Some material may be inappropriate for children under 13.
The Perks of Being a Wallflower Synopsis
A funny and touching coming-of-age story based on the beloved best-selling novel by Stephen Chbosky, THE PERKS OF BEING A WALLFLOWER is a modern classic that captures the dizzying highs and crushing lows of growing up. Starring Logan Lerman, Emma Watson and Ezra Miller, THE PERKS OF BEING A WALLFLOWER is a moving tale of love, loss, fear and hope-and the unforgettable friends that help us through life.
Films about teens are scarce in 2012 so other than Hunger Games that came out in March the pickings have been thin for that genre. With the teen movie Perks of Being a Wallflower opening in a very slow month mostly devoted to horror flicks, hopefully it won't be overlooked as its pretty darn good. Able to touch a finger to the pulse of what makes teens tick, this film has all the trappings of a possible adolescent box-office coup.
Other things going for the movie include the young and beautiful Emma Watson's first lead screen appearance since Harry Potter, the handsome Logan Lerman (D'Artagnon in The Three Musketeers) and upcoming 19-year-old Esra Miller (City Island) all totally eye appealing and potential heartthrobs. In addition to this very fine lead cast Dylan McDermott (The Campaign), Kate Walsh (TV's Private Practice), Paul Rudd (I Love You Man), and Melanie Lansky (Ever After) work hard in support.
Well the cast is defiantly worthy, but how about the plot? The film has the fortunate appeal of being based on a million copy best-selling young adult novel by Stephen Chbosky for starters. So most teens will already know the story, have probably related to the characters and most likely want to see the film of the book acted on the big screen. Parents of teen children should certainly view the film to get some keen insight into the inner sanctum of today's adolescent lifestyles.
Socially shy Charlie (Lerman) enters Mill Grove High School as a freshman after moving into the neighborhood. He's got a lot NOT going for him, in addition to his shyness and a stranger to the middle school kids moving up to the big show, as he's as he's trying to ditch some past bad memories. A gifted learner and lover of books, Charlie tries to fit in with the fast moving younger pack, but they're too busy trying to get accepted themselves. His sister even deserts him when she gets accepted into a click.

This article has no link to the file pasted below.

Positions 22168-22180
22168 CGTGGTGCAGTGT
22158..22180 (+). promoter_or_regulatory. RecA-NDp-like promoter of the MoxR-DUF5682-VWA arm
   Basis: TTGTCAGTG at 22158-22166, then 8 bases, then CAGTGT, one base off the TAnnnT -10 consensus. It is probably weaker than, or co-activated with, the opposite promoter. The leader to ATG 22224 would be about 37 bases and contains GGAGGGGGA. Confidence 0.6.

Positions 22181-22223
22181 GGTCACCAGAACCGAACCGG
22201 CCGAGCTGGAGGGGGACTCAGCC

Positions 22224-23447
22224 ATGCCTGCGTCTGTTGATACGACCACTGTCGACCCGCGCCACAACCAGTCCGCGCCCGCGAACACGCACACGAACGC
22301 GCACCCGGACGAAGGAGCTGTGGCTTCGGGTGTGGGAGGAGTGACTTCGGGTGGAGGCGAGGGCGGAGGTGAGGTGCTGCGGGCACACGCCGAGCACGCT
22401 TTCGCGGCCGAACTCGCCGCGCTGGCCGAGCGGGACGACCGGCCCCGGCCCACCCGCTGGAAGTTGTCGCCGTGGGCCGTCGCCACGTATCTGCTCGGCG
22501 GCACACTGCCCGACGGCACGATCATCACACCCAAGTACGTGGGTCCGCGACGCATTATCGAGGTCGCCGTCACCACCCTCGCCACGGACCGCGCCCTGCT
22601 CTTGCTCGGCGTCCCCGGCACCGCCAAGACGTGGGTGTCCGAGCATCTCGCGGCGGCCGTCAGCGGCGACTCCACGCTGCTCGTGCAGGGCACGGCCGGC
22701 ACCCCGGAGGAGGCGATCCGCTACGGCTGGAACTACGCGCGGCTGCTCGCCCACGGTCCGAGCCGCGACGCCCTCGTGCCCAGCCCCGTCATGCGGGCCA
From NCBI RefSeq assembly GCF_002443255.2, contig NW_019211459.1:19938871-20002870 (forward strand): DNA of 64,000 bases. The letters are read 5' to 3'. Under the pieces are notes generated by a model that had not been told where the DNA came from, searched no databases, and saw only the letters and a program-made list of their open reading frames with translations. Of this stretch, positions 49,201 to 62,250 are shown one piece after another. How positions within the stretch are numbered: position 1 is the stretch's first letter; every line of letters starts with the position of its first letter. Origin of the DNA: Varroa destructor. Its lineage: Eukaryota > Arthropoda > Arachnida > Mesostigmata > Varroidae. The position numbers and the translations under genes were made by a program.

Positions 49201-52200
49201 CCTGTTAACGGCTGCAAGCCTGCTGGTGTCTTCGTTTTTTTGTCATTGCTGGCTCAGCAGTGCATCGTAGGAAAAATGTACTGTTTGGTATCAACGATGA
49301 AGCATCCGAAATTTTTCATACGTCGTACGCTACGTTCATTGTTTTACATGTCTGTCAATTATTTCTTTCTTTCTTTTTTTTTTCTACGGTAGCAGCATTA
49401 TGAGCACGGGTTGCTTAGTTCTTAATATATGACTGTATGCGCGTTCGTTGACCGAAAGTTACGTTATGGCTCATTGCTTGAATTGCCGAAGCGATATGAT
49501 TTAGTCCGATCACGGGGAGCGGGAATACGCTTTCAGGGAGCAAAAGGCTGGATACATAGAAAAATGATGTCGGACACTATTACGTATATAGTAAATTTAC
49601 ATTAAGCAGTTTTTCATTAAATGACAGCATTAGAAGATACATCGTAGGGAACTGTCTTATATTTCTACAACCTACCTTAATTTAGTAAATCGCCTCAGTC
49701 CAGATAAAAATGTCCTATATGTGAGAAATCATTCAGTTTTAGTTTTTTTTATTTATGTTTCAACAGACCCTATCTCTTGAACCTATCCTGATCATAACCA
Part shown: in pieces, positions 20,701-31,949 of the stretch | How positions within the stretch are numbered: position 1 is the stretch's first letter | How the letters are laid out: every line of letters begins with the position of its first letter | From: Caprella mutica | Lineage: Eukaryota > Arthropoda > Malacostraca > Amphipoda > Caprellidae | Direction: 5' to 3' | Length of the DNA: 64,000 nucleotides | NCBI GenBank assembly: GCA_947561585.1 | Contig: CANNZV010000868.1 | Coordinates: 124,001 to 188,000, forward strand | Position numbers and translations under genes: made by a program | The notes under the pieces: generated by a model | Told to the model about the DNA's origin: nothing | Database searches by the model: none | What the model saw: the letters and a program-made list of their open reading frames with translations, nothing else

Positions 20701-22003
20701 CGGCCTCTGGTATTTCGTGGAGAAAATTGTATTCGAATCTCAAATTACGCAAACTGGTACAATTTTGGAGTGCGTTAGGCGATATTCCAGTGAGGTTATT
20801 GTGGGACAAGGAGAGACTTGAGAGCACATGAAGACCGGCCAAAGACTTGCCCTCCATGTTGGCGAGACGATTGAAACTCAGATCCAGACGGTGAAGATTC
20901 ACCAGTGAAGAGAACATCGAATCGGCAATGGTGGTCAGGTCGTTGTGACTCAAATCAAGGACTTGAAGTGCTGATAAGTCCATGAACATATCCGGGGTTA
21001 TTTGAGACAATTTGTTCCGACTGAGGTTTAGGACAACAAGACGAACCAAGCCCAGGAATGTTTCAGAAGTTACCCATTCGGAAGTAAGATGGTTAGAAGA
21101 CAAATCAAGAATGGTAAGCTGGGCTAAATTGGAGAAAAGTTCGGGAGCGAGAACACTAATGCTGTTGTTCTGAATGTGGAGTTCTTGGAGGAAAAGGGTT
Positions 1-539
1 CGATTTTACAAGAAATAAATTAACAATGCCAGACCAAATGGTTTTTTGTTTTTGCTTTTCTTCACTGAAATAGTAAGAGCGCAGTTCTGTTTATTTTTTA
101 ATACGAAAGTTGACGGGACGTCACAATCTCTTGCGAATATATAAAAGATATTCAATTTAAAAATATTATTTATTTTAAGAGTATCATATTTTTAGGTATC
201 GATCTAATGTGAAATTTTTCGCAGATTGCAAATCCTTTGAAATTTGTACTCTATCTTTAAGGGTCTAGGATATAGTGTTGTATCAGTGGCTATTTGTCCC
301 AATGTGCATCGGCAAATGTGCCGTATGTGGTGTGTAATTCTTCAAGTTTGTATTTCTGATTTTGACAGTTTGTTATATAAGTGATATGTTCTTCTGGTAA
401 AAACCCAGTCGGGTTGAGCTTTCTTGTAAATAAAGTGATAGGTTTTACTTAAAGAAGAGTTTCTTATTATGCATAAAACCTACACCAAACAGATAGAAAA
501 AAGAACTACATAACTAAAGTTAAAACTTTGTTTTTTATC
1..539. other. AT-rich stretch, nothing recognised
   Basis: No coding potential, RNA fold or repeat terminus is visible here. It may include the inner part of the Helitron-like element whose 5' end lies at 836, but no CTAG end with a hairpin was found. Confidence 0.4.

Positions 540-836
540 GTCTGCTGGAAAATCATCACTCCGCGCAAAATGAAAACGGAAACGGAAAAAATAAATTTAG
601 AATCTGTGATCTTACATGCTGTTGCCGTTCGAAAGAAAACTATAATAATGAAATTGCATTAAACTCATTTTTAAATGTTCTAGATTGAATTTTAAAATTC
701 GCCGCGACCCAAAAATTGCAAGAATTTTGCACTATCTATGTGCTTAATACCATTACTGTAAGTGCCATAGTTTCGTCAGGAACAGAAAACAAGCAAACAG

One day Charlie gets introduced to Patrick (Miller), a senior and the center of the football team's gay jokes, who gets him out to a football game and invites him to a party at his house. At the party he spots Patrick's half sister Sam (Emma Watson) for whom he already has a mini-crush after seeing her in his English class. The party people start to draw Charlie out of his shell and he gets more comfortable with his fellow students. When Patrick and Sam take him under their wings, an unusual coming of age story unfolds.
Perks of Being a Wallflower tends to take on bits and pieces of some of the older scripts that came out in the 1980's like Pretty in Pink, Sixteen Candles, and The Breakfast Club that feature outcast students who want to make it into the ‘in crowd'. But, Wallflower rises above those with the right ingredients to overshadow the teeny boppers, update relationships to today's promiscuous world and make it an intriguing misfit romance between friends.
Book writer, screenwriter and director Stephen Chbosky does an admirable job with his story. Drawing a good heaping of chemistry between the three leads, his characters are likeable and loveable. They're enough to keep the film interesting, realistic and clever keeping his teen audience infatuated and amused, especially the ladies.
I like Emma Watson in this new kind of roll where she has to let loose some of her inhibitions and show more of her untamed side. Under Chbosky's direction she makes her Sam uninhibited, care free and engaging. It's a major start to becoming a more sought after actor and one that should make a lot of her future directors very happy.
Getting a PG-13 rating by the MPAA for mature thematic material, drug and alcohol use, sexual content including references, and a fight - all involving teens will help drive Chbosky's target audience into the theaters.
FINAL ANALYSIS: A creative unusual teen film that entertains. (B)